How can digital news subscriptions be increased?
The dual-revenue strategy successfully employed by newspapers of print advertising and home delivery subscriptions is no longer a viable method to keep newspapers afloat. Digital advertising is dominated by two of the biggest names – Facebook and Google – and local newspapers have struggled to attract or sustain the subscription success enjoyed by publications such as The New York Times and Financial Times, with their national and international audiences.
The American Press Institute examined US digital newspaper subscriptions to understand subscription costs and strategies, assessing subscription pricing by evaluating market size, circulation, and newspaper ownership. It is important to remember that digital content includes but is not limited to websites, mobile apps, print copies, or e-editions. The results of the study are based on 100 US-based legacy newspapers; each based in one of Nielsen’s 100 largest designated market areas (DMA).
- The median weekly price is $2.31 or $10 per month and $120 per year for a digital news subscription. Most subscriptions fall between $1 and $3 per week.
- The new median weekly price of $2.31 is 83% higher ($1.05 more per week) than what was reported in the 2012 Reynolds Journalism Institute research. The median weekly price is also 221% higher ($1.59 more per week) than respondents stated they were willing to pay in the same Reynolds Journalism Institute research.
- Four key factors in setting digital subscription pricing include market testing, corporate set price, industry norms and competitor pricing.
- Market size and circulation do not show a correlation to subscription price. However, ownership does, as prices are often standardised across some companies’ media properties.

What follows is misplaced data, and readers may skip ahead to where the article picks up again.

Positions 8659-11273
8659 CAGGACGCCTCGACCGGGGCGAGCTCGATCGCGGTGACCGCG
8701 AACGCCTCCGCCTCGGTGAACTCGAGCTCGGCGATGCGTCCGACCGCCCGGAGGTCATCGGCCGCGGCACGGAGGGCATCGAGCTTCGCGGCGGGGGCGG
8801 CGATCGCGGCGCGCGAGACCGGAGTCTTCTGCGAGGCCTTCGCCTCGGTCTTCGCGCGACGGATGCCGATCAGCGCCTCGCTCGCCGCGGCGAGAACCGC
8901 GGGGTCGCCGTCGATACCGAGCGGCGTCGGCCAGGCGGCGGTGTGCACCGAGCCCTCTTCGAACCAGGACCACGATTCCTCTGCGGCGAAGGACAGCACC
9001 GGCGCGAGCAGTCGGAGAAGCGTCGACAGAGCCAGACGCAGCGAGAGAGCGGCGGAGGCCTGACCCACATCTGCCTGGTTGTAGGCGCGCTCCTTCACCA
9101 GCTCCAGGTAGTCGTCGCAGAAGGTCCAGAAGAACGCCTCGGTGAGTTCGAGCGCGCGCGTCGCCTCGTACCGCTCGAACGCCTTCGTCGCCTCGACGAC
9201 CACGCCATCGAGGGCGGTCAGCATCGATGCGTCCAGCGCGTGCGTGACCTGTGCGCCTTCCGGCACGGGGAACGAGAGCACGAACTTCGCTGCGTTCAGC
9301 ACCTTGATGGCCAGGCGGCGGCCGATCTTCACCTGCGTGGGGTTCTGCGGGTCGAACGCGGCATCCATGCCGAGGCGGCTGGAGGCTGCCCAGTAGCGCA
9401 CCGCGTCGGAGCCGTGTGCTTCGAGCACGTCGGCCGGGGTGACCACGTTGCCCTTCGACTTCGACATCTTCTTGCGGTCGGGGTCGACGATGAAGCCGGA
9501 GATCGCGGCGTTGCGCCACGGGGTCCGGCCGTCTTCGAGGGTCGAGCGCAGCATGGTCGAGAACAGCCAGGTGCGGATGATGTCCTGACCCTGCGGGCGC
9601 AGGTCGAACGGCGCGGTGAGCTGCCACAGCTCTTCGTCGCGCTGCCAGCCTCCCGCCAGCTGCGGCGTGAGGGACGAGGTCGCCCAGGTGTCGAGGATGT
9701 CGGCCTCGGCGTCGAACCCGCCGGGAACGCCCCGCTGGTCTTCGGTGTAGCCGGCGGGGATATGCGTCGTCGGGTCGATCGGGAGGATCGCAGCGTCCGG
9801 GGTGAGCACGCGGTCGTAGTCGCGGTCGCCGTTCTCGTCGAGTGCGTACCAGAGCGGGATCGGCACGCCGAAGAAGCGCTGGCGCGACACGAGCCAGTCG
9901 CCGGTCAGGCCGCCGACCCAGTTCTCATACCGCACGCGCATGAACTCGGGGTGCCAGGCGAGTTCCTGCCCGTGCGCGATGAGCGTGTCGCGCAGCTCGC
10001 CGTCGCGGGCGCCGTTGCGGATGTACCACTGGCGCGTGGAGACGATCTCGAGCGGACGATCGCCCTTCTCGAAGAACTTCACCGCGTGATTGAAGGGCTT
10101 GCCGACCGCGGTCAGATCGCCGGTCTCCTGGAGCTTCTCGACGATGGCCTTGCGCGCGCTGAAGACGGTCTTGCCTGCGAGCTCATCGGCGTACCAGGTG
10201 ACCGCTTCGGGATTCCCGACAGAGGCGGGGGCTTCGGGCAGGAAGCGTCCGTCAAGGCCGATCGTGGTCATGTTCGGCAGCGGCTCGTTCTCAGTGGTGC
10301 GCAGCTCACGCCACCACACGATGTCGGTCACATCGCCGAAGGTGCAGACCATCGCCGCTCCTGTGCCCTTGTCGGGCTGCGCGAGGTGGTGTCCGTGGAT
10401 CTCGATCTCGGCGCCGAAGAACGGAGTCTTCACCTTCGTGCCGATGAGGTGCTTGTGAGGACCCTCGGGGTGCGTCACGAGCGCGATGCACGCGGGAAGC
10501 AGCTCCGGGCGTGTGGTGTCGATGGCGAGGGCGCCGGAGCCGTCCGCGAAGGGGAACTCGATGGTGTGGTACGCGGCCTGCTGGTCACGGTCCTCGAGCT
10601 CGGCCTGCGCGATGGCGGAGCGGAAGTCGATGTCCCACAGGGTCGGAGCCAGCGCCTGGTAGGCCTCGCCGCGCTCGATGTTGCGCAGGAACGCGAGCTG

- Discounted trial subscriptions result in higher conversion rates than do free trial subscriptions. It appears that some sort of initial payment information entry is helpful in converting discounted trials to paid subscriptions.
- Subscriptions offer include an array of perks from access to comments and fewer advertisements to improved browsing experiences and rewards programs. There are also offerings that include “insider-only” perks such as newsroom tours, movie screenings and exclusive giveaways. Partnerships offerings are also popular. The Washington Post partners with Hulu to offer combined digital access to The Post and Hulu for $99 a year. The New York Times has a partnership with Spotify Premium for combined access for $203.88 for the year.
Once publishers have captured the most loyal readers who are readily willing to pay for digital access, they need to secure the users who are not so easily convinced. At this stage consumers need to actively and individually converted to paying for digital content. Organisations must continually test innovative and unique offers to draw in new subscribers.
Written by Rande Price, 21 February 2018, published on Digital Context Next. Read the full article here